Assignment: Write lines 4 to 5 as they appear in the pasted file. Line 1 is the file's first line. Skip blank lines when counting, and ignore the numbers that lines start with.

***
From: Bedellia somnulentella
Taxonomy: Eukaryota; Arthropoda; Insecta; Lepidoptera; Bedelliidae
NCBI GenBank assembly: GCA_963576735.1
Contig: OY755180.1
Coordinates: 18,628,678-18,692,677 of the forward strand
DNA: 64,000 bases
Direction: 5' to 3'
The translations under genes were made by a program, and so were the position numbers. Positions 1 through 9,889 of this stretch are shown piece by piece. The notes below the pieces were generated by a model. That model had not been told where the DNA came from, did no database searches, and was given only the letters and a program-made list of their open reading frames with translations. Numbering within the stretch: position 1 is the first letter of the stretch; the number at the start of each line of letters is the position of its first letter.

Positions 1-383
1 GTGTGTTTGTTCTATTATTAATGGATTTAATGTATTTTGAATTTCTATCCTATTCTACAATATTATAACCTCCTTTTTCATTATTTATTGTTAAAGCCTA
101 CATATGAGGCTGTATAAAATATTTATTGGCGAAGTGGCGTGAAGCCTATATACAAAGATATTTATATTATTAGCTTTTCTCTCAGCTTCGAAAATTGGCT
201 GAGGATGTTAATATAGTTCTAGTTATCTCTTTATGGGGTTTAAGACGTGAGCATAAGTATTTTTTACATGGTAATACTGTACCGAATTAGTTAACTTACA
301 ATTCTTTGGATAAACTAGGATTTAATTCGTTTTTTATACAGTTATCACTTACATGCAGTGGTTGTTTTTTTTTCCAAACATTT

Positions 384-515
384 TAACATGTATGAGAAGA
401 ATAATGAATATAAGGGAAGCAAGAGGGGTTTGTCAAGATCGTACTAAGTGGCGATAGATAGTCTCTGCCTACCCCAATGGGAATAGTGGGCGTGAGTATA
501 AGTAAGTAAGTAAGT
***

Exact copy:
Contig: OY755180.1
Coordinates: 18,628,678-18,692,677 of the forward strand